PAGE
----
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In Brief
Published:  01 November, 2002

In Brief

Emerson has joined forces with Dana Corporation to develop advanced actuator technologies for the automotive market. The partners will focus initially on electric steering components including motors and controls, and electric power packs for electro-hydraulic power steering. The headquarters for the operation will be in Feltham, Middlesex, with extra manufacturing facilities in Slovakia.

The UK Health and Safety Executive has published new guidance on reducing noise from CNC punch presses, which can expose workers to noise levels up to 100dB(A). An estimated 170,000 people in the UK suffer from work-related hearing problems, with up to 36% of them working in engineering. The free publication (Engineering Information Sheet 39) identifies sources of noise, details several noise control techniques, and provides case studies and advice on buying CNC presses. Order on 44 (0) 1787 88165 or via

A US company is developing a powertrain for hybrid electric vehicles based on 800V semiconductors. Dr Alex Severinsky, chief executive of the Paice Corporation, says that the high-voltage devices will make hybrid vehicles economically viable. He asserts that the company`s Hyperdrive power train will deliver fuel economy improvements of more than 50%, boost vehicle performance and reduce emissions to negligible levels.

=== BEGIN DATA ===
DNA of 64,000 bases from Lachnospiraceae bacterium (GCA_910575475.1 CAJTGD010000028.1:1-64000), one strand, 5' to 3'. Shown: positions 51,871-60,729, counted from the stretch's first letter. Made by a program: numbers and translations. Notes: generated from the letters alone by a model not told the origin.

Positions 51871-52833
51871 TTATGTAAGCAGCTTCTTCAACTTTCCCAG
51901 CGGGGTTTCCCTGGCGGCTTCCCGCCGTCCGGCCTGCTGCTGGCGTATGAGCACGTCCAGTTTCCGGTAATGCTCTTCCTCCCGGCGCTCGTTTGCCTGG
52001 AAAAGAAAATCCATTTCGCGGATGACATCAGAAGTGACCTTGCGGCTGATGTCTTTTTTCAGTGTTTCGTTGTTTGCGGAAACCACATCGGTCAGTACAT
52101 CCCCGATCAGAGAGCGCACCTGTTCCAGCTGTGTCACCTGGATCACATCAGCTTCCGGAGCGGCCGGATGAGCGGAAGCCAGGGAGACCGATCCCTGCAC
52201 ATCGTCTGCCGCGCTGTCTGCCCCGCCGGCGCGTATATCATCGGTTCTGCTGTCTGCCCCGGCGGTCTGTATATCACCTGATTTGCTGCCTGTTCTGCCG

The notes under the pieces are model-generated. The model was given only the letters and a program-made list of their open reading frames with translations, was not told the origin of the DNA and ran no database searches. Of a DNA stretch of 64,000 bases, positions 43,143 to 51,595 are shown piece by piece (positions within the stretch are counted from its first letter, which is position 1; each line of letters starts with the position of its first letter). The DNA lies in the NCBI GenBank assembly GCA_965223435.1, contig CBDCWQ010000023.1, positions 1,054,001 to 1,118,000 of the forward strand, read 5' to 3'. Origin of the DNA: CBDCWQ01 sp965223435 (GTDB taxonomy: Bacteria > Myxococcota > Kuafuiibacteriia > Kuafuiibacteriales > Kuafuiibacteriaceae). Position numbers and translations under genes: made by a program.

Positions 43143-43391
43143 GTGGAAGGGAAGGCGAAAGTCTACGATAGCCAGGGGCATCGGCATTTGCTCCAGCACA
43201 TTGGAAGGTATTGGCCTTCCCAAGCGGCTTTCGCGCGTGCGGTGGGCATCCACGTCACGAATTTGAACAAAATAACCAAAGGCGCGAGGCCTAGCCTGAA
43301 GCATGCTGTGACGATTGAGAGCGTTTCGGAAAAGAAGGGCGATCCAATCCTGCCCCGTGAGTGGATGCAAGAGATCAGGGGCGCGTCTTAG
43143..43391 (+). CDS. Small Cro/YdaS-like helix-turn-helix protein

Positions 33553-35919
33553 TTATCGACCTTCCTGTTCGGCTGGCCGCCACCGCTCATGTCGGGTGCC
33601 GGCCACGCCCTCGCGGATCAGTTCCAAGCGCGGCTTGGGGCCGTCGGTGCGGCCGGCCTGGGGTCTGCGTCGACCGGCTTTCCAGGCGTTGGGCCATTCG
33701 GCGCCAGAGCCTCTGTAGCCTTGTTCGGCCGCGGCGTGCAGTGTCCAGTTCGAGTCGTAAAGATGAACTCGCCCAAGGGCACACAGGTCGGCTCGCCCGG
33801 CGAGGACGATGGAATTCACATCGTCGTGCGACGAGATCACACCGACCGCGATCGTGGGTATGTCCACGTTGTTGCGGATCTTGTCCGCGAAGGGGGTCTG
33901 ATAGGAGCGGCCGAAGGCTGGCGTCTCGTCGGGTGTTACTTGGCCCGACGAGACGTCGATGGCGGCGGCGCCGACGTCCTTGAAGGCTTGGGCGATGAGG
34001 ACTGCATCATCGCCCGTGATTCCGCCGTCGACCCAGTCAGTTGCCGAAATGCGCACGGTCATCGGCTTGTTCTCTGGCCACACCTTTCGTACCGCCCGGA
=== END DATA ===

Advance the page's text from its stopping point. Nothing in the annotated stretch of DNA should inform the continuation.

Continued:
The American Superconductor Corporation (AMSC) claims to have developed a new generation of high-temperature superconductor (HTS) wires that exceed performance targets set by the US Department of Energy. The DOE had challenged US industry to produce 10m lengths of tape-shaped HTS wire with a minimum performance of 50A per centimetre of width. AMSC says its has developed a wire that carries 100A/cm, 15 months ahead of the DOE deadline. AMSC chief executive Greg Yurek says that production process could be scaled up to produce HTS wire with a better price-performance ratio than copper.

DaimlerChrysler expects to be the first manufacturer to put a fleet of fuel-cell-powered passenger vehicles on the road when it starts field testing of hydrogen-powered cars next year. The vehicles, propelled by 65kW electric motors, will accelerate up to 96.5km/h (60mph) in about 16s, and have a top speed of around 140km/h. There will be no greenhouse emissions and the vehicles will be extremely quiet

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